A recent lawsuit filed against a fledgling green building consultancy suggests that the increasing value in the delivery of LEED certification and building commissioning services is also increasing the importance of risk management for corporate entities and their employees.
Tag Archives | Green Building Risks
A malfunctioning geothermal heating and cooling system at the Sussex County Emergency Operations Center in Georgetown, Delaware has officials scrambling for a temporary solution before the summer heat begins in earnest.
A lawsuit filed last fall in Cook County (Illinois) Circuit Court appears to be the first to allege that a party failed to “pursue and obtain” LEED certification as required by the contract documents.
I am pleased to announce that an article I co-authored has been published as the lead feature article in the most recent issue of the Loyola Consumer Law Review.
A recent article in a Canadian construction industry publication argues that Canada’s green building experience has – to date – avoided legal repercussions arising out of green construction projects.
What were the top stories in green real estate law during 2009, but why was the most important one of all – the Northland Pines decertification proceeding – largely ignored by commentators?
In September of 2008, the Board of Directors of the National Institute of Building Sciences (“NIBS”) assembled a Task Group of design professionals, builders, and its own staff members to review third-party building performance rating systems and associated individual accreditation programs currently in use across the United States. The Task Group identified twenty systems and programs and interviewed representatives from AIA, ASHRAE, BOMA, GBI, NAHB, EPA, USGBC, and Victor O. Schinnerer & Co.. among others, in compiling its “Report on Building Rating and Certification in the U.S. Building Community,” which was released last month.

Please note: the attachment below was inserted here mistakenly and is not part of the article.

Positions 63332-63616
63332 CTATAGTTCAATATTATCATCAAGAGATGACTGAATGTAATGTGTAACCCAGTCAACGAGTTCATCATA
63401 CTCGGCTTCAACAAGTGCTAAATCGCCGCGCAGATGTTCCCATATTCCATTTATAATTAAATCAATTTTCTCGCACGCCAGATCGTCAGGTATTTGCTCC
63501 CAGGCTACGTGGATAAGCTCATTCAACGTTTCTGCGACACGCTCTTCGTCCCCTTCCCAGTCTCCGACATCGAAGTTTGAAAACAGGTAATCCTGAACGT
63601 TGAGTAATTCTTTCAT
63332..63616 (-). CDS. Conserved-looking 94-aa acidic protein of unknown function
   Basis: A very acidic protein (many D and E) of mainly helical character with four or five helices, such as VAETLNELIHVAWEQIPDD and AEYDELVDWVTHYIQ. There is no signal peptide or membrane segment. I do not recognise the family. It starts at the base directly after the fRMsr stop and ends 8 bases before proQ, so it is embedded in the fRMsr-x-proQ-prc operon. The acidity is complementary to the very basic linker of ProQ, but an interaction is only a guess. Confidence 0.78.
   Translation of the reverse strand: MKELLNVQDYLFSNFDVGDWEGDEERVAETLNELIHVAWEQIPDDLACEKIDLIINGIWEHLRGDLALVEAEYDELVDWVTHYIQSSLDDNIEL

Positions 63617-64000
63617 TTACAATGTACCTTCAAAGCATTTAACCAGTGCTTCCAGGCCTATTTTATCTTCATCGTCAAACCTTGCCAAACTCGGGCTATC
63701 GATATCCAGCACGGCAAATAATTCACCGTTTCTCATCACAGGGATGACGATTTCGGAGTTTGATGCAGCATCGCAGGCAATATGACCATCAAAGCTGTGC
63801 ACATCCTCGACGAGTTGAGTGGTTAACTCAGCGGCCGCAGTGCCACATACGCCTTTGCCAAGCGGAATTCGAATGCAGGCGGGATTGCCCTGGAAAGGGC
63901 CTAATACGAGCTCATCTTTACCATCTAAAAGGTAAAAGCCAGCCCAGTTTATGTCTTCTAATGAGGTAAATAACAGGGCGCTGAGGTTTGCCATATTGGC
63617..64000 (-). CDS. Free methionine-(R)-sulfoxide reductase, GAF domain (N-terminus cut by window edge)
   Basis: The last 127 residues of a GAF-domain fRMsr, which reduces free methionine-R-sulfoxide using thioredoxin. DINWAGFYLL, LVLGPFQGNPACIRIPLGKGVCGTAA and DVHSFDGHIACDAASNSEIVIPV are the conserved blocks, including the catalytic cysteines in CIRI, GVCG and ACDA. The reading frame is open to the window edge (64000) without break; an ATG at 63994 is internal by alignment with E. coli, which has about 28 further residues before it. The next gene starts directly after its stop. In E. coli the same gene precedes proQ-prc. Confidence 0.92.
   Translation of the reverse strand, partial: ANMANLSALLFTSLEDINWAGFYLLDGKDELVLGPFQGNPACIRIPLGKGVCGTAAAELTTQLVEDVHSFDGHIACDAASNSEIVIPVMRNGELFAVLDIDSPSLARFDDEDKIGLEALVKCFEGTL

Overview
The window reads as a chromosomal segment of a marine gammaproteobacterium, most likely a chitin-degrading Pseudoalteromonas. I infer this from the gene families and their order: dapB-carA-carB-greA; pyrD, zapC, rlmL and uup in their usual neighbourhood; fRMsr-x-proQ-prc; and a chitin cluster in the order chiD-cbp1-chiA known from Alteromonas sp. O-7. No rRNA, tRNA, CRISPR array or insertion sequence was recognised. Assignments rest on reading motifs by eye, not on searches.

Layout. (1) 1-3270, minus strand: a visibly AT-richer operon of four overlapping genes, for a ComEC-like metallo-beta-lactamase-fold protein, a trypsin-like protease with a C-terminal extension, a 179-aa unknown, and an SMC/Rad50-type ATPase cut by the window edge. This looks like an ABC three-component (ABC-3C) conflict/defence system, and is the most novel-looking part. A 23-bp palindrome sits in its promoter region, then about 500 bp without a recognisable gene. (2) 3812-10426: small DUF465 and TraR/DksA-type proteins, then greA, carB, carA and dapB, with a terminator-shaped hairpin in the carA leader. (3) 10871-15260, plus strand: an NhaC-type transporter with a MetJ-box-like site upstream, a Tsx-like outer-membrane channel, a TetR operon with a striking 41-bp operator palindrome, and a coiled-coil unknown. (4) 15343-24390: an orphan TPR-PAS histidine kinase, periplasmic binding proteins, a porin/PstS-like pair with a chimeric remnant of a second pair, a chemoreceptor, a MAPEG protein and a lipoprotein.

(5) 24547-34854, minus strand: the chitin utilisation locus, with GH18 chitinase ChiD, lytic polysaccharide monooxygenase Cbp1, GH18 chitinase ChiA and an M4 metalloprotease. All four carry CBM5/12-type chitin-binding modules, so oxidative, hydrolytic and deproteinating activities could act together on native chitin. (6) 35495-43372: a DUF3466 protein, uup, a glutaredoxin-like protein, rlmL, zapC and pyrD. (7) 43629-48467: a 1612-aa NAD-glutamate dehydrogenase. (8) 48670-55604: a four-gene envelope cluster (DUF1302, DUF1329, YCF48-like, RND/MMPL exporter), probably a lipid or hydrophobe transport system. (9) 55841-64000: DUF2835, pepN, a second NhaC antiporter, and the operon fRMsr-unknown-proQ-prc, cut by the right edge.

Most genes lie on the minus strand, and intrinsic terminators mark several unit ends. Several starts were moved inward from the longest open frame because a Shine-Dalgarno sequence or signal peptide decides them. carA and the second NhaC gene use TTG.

Much like the rest of the green building industry, green leases contain a collection of legal risks that landlords and tenants have not previously had to consider. This article considers a small sample of such problems, specifically in relation to certification requirements, cost issues, insurance provisions and green product issues. Many companies and government agencies require their space to satisfy an applicable LEED for Commercial Interiors certification level. These entities look for a lease to specify that the space will meet such standards. Landlords are not generally in the position to guarantee such certification level. The project architect, general contractor, subcontractor and USGBC all have a much greater impact on whether the space meets the required certification level. The landlord will thus need to make sure it is working with contractors and architects that understand the issues and are able to work towards achieving the necessary certification levels. It will need to protect itself in its applicable project contracts. The landlord and tenant must work together in attempting to craft a lease that adequately protects each of their respective interests and avoids liability outside of either of their control.